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Study estimates global black carbon emissions up 72% from 1960-2007; BC emissions intensity down 52%

Black carbon emissions and BC emissions intensity per year. Credit: ACS, Wang et al. Click to enlarge.

A study led by a team from Peking University has estimated that global black carbon (BC) emissions increased from 5.3 teragrams/year in 1960 to 9.1 teragrams per year in 2007 (+72%). These estimates are 11-16% higher than produced by in previous inventories, the researchers noted in a paper published in the ACS journal Environmental Science & Technology.

Over the same period, BC emission intensity—the amount of BC emitted per unit of energy production—decreased by 52% for all the regions under assessment, especially China and India.

Improvements in combustion technology and changes in fuel composition had led to an increase in energy use efficiency, and subsequently a decline of BC emission intensities in power plants, the residential sector, and transportation. On the other hand, the BC emission intensities had increased in the industrial and agricultural sectors, mainly due to an expansion of low-efficiency industry (coke and brick production) in developing countries and to an increasing usage of diesel in agriculture in developed countries.

—Wang et al.

Black carbon has two deleterious effects on the environment. First, it warms the Earth system by absorbing sunlight and emitting infrared radiation, and by decreasing the ice/snow albedo. The Fifth Assessment Report of the Intergovernmental Panel on Climate Change (IPCC) said BC has a direct radiative forcing of +0.4 (+0.05 to +0.8) W m−2, and that BC is an important warming species in addition to carbon dioxide and methane.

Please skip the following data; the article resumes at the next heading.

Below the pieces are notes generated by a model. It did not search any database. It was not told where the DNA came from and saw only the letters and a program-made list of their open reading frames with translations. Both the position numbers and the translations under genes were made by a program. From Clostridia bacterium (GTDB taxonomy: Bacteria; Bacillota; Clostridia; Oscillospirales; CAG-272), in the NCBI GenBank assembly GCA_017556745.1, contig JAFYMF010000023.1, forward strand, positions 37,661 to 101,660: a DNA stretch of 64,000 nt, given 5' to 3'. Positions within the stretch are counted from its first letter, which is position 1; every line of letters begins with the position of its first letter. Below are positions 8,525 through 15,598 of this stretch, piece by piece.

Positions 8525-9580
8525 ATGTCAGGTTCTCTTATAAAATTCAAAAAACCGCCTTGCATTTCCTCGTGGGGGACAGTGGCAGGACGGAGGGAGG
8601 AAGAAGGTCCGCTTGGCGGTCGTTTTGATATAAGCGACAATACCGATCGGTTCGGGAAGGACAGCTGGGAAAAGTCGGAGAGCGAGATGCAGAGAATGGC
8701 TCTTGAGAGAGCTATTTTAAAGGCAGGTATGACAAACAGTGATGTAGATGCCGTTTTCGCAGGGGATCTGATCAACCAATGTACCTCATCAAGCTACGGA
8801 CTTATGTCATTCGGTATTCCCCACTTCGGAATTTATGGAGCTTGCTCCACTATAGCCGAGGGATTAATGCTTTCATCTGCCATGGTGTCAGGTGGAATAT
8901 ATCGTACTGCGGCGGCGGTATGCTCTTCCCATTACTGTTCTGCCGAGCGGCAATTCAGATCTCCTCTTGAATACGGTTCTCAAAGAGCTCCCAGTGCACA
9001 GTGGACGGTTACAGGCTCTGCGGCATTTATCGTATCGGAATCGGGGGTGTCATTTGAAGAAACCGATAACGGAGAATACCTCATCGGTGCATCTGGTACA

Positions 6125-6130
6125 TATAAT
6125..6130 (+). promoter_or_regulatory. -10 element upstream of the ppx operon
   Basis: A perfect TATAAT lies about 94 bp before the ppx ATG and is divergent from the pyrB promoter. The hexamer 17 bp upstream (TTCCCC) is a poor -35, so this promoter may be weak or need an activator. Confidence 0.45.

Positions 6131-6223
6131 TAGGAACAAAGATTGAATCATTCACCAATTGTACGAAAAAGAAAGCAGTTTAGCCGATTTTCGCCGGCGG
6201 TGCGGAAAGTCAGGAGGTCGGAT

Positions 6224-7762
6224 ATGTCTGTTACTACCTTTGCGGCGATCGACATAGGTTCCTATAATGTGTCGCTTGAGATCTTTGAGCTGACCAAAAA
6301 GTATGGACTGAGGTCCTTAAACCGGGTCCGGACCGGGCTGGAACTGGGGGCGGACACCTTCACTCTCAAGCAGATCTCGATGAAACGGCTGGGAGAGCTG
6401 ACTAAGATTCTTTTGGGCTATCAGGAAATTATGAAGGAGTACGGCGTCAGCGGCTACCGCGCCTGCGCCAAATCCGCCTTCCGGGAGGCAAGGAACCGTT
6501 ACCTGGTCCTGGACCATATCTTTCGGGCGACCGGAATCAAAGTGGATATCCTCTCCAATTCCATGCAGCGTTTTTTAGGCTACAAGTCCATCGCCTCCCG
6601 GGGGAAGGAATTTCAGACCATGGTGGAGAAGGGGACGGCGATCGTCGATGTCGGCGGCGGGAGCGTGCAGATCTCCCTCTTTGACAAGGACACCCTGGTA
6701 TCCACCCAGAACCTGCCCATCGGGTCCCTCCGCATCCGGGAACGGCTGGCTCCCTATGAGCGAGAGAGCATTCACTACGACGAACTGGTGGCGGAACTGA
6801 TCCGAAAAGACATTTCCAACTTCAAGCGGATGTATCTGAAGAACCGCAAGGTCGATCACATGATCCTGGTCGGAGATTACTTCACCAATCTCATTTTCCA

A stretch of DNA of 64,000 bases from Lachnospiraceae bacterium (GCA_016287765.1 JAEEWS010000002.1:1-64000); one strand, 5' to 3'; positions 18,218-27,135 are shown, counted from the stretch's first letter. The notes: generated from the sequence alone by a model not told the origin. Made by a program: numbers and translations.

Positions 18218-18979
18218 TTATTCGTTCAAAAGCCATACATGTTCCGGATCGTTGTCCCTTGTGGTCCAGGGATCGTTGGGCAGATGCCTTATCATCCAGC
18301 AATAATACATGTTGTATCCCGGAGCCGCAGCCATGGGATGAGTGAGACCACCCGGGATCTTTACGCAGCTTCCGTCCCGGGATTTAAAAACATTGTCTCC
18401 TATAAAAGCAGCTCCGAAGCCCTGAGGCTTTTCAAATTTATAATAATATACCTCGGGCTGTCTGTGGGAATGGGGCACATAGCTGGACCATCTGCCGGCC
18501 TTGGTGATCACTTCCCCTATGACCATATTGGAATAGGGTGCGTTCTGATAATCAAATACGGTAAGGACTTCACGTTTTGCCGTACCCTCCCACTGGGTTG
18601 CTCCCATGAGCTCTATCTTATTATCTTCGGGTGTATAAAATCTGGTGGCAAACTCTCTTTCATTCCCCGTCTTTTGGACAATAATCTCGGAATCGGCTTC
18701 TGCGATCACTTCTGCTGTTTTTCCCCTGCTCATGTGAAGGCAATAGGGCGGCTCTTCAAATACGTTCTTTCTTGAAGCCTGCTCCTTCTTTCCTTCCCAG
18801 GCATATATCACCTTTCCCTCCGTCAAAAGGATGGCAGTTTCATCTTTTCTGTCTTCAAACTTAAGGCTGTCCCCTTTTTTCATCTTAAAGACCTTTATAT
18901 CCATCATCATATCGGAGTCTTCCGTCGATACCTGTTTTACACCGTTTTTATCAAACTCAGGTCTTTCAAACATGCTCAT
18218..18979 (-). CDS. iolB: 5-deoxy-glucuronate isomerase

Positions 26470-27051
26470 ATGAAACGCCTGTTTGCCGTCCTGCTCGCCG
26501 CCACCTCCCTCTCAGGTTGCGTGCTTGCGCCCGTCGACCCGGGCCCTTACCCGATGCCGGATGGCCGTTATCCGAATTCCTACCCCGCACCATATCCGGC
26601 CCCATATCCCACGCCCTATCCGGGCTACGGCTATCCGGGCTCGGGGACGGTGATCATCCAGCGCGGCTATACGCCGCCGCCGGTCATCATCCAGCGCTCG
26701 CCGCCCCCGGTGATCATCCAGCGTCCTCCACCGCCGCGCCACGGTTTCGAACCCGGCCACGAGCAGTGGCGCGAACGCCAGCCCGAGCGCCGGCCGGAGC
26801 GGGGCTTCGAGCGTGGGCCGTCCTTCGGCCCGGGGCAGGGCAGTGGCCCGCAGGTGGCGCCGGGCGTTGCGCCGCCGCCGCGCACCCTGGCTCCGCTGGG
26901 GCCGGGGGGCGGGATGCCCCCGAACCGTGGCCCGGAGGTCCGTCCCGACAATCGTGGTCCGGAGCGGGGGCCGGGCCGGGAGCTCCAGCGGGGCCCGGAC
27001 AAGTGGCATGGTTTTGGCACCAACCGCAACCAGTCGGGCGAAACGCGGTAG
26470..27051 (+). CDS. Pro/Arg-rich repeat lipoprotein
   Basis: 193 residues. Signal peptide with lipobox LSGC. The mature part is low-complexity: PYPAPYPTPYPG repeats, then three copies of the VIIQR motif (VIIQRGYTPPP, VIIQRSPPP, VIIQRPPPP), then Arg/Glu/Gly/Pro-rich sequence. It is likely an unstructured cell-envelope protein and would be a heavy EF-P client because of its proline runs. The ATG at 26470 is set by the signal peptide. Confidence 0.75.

Second, BC is an important component in ultrafine particles in air and a strong absorbent for various toxic chemicals, and thus is associated with a number of adverse health impacts.

Historical annual BC emissions in the residential sector (A), industrial sector (B), and motor vehicles (C) from 1960 to 2007. The emissions are shown for China (red), other developing countries (blue), developed countries (green), and global total (black). Credit: ACS, Wang et al. Click to enlarge.

In the new study, the team estimated annual BC emissions from 64 sources in 222 countries/territories for the period from 1960 to 2007 using recompiled fuel consumption and emission factor data sets. Among their findings:

  • The residential sector is the most important anthropogenic BC emission source. From 1960 to 1988, global BC emissions from the residential sector increased by 37% from 2,226 to 3,021 gigagram (Gg). After 1988, the total emissions leveled off but seem to increase again since the mid-1990s to reach another peak of 2,956 Gg in 2006.

  • Industrial sector (including diesels used in agriculture) global total emissions were increasing gradually before 1990, even though the emissions from developed countries began to decrease slowly by the end of the 1970s. Emissions surged around 1991, due to rapid economic development and fast growth of energy demand in China. Among all activities, rapid expansion of beehive coke ovens due to increased market demand contributed a large share to this jump, the authors found.